Will French be heroes or spoilers in free trade talks with European Union?

10:58 AM 1-4-2011

Op-Ed by Alyona Getmanchuk, Director of the Institute of World Policy for Kyiv PostThe closer Ukraine gets to inking a free trade agreement with the European Union, the more negotiations take on the taste of French cuisine.

In ordinary life, Ukrainian negotiators would welcome exquisite dishes sauced with béchamel, one of the mother sauces of French cuisine, or savoring aperitif champagne or dessert French cognac. But as the latest round of talks in Brussels approach on April 4, the masterpieces of French cuisine could leave a bad taste in the mouths of Ukrainian negotiators.

French negotiators taking part in negotiations between Brussels and Kyiv are posing a big challenge for Ukraine. Even as a Ukrainian who is eager for my country to get the best deal, I admire the zeal with which French negotiators are defending the interests of their national producers.

When France’s representatives say that “every 1,000 tons of meat imported from Ukraine threatens 100 French beef producers with bankruptcy,” they should be respected. The same goes for their efforts to protect trademarks such as “champagne” and “cognac.”

It is also understandable why the French doubts Ukraine’s intentions. Even at home in Ukraine, not everyone believes that President Viktor Yanukovych – seen as vulnerable to big business ambitions and pressure from the Russian leadership – will muster enough courage to bring big competitors from the EU onto home turf through a free trade agreement.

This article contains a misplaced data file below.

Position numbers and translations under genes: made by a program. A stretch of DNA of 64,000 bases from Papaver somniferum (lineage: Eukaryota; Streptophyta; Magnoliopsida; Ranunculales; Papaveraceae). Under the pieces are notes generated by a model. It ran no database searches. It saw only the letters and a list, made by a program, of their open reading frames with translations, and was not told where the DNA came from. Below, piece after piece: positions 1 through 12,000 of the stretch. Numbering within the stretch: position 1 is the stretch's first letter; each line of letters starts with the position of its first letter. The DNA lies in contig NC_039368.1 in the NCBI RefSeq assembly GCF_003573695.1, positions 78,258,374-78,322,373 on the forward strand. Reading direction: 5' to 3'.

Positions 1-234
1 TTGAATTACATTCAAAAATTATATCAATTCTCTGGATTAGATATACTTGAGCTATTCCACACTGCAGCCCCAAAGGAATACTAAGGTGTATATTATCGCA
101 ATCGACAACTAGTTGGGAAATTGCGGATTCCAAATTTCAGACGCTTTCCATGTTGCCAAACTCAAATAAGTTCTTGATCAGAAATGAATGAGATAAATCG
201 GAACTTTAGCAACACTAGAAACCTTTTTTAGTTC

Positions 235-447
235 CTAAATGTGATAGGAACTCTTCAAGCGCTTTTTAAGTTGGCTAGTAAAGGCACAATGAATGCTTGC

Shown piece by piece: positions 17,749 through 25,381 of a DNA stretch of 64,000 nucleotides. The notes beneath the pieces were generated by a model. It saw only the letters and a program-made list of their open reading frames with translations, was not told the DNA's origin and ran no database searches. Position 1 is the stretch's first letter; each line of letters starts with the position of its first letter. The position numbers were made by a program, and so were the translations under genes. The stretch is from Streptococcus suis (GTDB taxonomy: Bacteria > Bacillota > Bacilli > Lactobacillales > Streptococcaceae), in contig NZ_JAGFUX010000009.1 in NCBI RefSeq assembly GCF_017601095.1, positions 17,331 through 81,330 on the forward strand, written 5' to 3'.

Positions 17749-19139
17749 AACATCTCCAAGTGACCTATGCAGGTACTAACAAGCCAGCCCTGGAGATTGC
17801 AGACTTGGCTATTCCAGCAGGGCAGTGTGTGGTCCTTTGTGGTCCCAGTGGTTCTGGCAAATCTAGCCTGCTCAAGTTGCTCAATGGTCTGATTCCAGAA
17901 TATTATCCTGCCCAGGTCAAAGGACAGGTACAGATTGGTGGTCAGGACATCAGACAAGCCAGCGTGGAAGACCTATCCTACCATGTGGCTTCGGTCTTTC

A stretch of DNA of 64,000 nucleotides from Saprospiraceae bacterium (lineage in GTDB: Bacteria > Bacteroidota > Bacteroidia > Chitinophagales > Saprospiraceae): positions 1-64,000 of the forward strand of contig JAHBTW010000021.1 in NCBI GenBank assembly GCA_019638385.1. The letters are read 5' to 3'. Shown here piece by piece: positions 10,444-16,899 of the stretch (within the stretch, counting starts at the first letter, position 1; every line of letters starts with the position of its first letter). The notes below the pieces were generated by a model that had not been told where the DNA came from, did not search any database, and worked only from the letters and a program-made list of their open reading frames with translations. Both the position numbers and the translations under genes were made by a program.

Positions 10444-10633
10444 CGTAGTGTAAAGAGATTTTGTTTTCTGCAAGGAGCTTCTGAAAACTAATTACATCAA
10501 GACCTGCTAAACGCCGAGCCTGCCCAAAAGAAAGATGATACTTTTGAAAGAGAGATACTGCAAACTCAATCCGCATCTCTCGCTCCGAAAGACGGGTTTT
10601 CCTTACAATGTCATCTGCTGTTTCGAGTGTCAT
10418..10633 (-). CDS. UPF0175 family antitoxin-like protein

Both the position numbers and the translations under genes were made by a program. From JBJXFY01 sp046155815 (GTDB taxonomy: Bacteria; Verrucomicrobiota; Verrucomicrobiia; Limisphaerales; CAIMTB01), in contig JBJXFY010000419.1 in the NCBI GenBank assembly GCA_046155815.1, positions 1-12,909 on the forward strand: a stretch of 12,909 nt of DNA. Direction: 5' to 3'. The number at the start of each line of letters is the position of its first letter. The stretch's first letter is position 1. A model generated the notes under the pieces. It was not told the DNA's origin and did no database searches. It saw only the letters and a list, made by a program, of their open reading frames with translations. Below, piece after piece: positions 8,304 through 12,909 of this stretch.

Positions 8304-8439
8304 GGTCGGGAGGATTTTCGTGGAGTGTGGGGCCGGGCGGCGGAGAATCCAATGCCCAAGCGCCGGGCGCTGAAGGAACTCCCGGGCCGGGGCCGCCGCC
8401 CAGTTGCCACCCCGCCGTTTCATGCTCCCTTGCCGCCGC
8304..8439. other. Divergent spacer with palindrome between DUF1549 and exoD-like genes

However, it is also difficult to understand why our EU friends do not express as strong displeasure about the cognac brand being used in Armenia, as they do when it comes to Ukraine. In another example, tiny Moldova gets a quota to export 50,000 tons of grain to the EU, when Ukraine, a vast agriculture power, is being offered a quota of only 12,000 tons of barley.

While such issues remain to be resolved, it looks as of late that Ukraine is really eager to sign the free trade agreement with Brussels by the end of the year. First Deputy Prime Minister Andriy Klyuyev, who recently took over negotiations and proved a strong negotiator, is a sign of the seriousness of the negotiations.

Indirect confirmation that Ukraine is moving fast in this direction can be seen in the panic coming from Russian Prime Minister Vladimir Putin, who threatened to shut off Russia to Ukrainian goods if the EU deal is reached. Such threats should not be taken lightly. Russia has shown in recent years that its intentions and warnings are serious.

Take, for example, Ukraine’s efforts in past years to integration into NATO. As Russia did not believe in the sincerity of Ukraine’s aspirations to join the military alliance under ex-President Leonid Kuchma (1994-2005), it did not raise serious objections. But under ex-President Viktor Yushchenko (2005-2010), Russia made every effort to take this issue off the agenda – and to pressure Europe into taking NATO prospects for Ukraine off the table. European states should, thus, expect mounting pressure from Russia over the free trade agreement.
To draw a line under the negotiations in June, the EU and our French friends, in particular, should realize that it is hard to achieve any result while the EU keeps on protecting its national producers.

It should not be forgotten that it was under the French presidency in the EU that the decision to undertake a free trade deal with Ukraine was taken. Therefore, the signing of such an agreement, even if reached under the Polish presidency, could be a French triumph as well. On that day, a champagne or cognac toast would be most appropriate, perhaps with a tasty béchamel-laced croque-monsieur.